New Year's Tips
A new year, a new you. When the holidays are over, a healthy lifestyle is achievable even if it might feel overwhelming. Set realistic goals for yourself and tackle them in small portions to see results. Learn more about living a healthy lifestyle.
Popular New Year's Resolutions
“Stress is a reaction to changes in life. Changes do happen, so when they occur be ready with your best coping strategies. Deep breathing, relaxation, physical activity, meditation, and music are all strategies that can help you reduce stress.”
- Amy Lukowski, PsyD
"Treat the 1st of every month like the 1st of every year. That way if you've fallen off your diet during January, February 1st is a new opportunity to get back to it."
- Carrie Gleeksman, MS, RD, Clinical Dietician
"Start gradual with small goals and slowly build up to your long term goals. Don't expect to be able to run a marathon the first time you go out."
- Josh Fruchtman, PT
"Smoking is a very orally fixated habit. One tip many have not heard of is the "Straw Method." Find a straw that has the width of a cigarette, cut the straw down to the size of a cigarette, stuff the straw with cotton-this acts as a filter. Puff on that instead."
- Robert Shaw, Colorado Quitline Counselor
Get a Better Job
"When thinking about changing jobs or careers, networking is crucial. Recruiters are regularly using the internet to find candidates, so post your resume on all of the major job boards, as well as creating and using a profile on LinkedIn. LinkedIn provides a networking site for professionals and the more connections you have in your field, or field of interest, the better. LinkedIn also provides a group section where you can join groups, write or read blogs, learn about events, and discuss a variety of topics including job opportunities and changing career fields. There is also a recommendations section, so ask colleagues and former supervisors to complete a recommendation for your online profile.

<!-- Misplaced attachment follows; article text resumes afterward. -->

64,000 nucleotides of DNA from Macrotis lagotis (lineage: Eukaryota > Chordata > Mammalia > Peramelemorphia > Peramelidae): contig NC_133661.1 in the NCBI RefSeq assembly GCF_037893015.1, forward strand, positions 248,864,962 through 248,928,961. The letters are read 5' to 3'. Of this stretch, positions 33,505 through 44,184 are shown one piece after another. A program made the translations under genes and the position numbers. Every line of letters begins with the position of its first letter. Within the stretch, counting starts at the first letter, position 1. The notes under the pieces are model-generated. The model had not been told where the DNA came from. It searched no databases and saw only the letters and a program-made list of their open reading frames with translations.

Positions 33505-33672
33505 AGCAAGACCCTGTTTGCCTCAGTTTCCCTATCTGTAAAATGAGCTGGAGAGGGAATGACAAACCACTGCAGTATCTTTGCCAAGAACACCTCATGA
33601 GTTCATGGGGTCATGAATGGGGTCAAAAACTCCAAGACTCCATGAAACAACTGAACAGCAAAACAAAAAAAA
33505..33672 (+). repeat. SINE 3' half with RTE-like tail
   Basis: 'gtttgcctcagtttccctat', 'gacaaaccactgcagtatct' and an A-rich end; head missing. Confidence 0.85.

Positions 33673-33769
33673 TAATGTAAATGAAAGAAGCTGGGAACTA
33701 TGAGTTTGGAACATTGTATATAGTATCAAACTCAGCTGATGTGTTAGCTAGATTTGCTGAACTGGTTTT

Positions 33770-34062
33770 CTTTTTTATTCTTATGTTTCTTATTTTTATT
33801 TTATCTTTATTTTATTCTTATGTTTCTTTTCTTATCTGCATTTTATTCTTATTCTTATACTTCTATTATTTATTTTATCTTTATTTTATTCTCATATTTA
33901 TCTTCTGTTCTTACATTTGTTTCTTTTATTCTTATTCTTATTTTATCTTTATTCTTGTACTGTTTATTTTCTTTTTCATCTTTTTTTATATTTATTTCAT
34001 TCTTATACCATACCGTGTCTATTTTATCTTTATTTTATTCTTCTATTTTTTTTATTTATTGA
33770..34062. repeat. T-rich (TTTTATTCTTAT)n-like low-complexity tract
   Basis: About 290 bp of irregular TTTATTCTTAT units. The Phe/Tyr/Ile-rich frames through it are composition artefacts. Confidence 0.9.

Make sure to have someone review your resume; it is much easier for a second set of eyes to catch typos and errors. They might be able to provide feedback about how easy your resume is to read and understand. Make sure that your name, address, phone number and e-mail are included and prominently displayed. You may not believe it, but some resumes still come in to H.R. Departments missing vital contact information. Also note, that even though it was a best practice years ago, today’s recruiters do not want to see a photo of you, your age, marital status, number of children, or hobbies on your resume. Instead include volunteer work, extra training, certifications or other areas of community involvement if you like.
Make sure your resume is detailed but not so long that no recruiter will read it. The general rule is that your resume should be one page if you have less than five years of experience, two pages if you have five to ten years of experience, and three pages or longer if you have more than ten years of experience. Happy job hunting!"
- Natalie Landau, SPHR, CDR, Human Resources Director